After the fighting, Lee expressed deep regret for ordering the charge. He told a general, “this has all been my fault.” Some saw Pickett weeping over the loss of half of his division. Pickett’s after-battle report was reportedly extremely bitter, and General Lee forced Pickett to destroy it. Cavalry Captain John Singleton Mosby explained that after the war, Pickett still blamed Lee for the devastating losses and held bitter resentment for the old general. However, Pickett was asked years following the war what caused the assault to fail. He responded rhetorically, “I’ve always thought the Yankees had something to do with it.”

Pickett’s Charge was ultimately a futile all-out assault on an extremely fortified Union position. Many historians consider Pickett’s Charge to symbolize the turning tide of the war for the Union Army, although Lee's army fought on for nearly two more years. The Rebel defeat in Pennsylvania, coupled with the Federal victories at Vicksburg, Port Hudson, and in the Tullahoma Campaignall in a six day spanmarked a true turning point in the war. In Confederate memory, however, Pickett’s Charge became one of the most iconic events within the Lost Cause narrative. Nevertheless, Pickett’s Charge signaled the end of a three-day battle and the shifting tide of war in favor of the Union Army.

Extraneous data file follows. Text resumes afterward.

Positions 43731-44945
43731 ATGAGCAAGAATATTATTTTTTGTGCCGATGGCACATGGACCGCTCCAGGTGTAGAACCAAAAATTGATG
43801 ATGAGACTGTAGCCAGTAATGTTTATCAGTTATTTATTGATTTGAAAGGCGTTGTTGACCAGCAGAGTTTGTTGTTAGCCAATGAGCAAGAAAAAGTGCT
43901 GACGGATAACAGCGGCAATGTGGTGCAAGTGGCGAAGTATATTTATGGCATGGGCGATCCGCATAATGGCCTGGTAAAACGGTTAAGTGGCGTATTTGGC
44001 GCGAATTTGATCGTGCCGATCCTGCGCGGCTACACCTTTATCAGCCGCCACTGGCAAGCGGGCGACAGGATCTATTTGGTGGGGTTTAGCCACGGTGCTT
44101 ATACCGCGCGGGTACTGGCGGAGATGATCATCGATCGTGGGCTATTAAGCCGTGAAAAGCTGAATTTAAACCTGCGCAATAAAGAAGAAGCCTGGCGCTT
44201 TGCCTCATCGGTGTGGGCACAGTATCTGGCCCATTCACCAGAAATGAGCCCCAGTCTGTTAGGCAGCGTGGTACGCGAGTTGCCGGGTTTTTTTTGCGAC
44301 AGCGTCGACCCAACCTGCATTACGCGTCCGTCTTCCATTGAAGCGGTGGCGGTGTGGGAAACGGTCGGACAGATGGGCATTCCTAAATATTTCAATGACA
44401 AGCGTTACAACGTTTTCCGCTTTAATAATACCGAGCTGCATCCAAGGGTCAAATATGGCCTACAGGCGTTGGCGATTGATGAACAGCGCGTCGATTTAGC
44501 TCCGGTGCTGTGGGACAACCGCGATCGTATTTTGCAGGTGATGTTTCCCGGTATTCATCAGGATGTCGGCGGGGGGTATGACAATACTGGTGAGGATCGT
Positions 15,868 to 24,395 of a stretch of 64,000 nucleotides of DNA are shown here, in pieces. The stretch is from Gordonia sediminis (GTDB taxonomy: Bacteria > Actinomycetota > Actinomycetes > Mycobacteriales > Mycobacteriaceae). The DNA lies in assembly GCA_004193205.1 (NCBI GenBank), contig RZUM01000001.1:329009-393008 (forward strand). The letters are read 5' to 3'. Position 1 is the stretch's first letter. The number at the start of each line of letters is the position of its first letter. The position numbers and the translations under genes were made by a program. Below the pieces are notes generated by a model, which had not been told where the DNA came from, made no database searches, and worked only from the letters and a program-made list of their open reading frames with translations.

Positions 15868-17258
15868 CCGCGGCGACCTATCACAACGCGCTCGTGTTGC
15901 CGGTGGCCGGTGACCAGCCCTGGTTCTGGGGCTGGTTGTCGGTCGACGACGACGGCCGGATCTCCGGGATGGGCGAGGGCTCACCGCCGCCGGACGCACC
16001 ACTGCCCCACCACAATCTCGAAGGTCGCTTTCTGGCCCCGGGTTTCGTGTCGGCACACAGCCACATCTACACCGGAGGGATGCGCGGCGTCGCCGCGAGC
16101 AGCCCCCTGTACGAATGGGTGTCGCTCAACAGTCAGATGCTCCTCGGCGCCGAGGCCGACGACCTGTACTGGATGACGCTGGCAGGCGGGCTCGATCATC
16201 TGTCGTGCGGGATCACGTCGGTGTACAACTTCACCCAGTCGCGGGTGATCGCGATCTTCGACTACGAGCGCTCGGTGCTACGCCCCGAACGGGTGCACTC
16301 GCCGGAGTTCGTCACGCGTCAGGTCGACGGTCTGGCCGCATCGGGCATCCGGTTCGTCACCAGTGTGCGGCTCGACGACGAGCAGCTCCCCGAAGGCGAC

Further Reading:

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Related Battles

Gettysburg, PA | July 1, 1863
Result: Union Victory
Estimated Casualties
51,112
Union
23,049
Confed.
28,063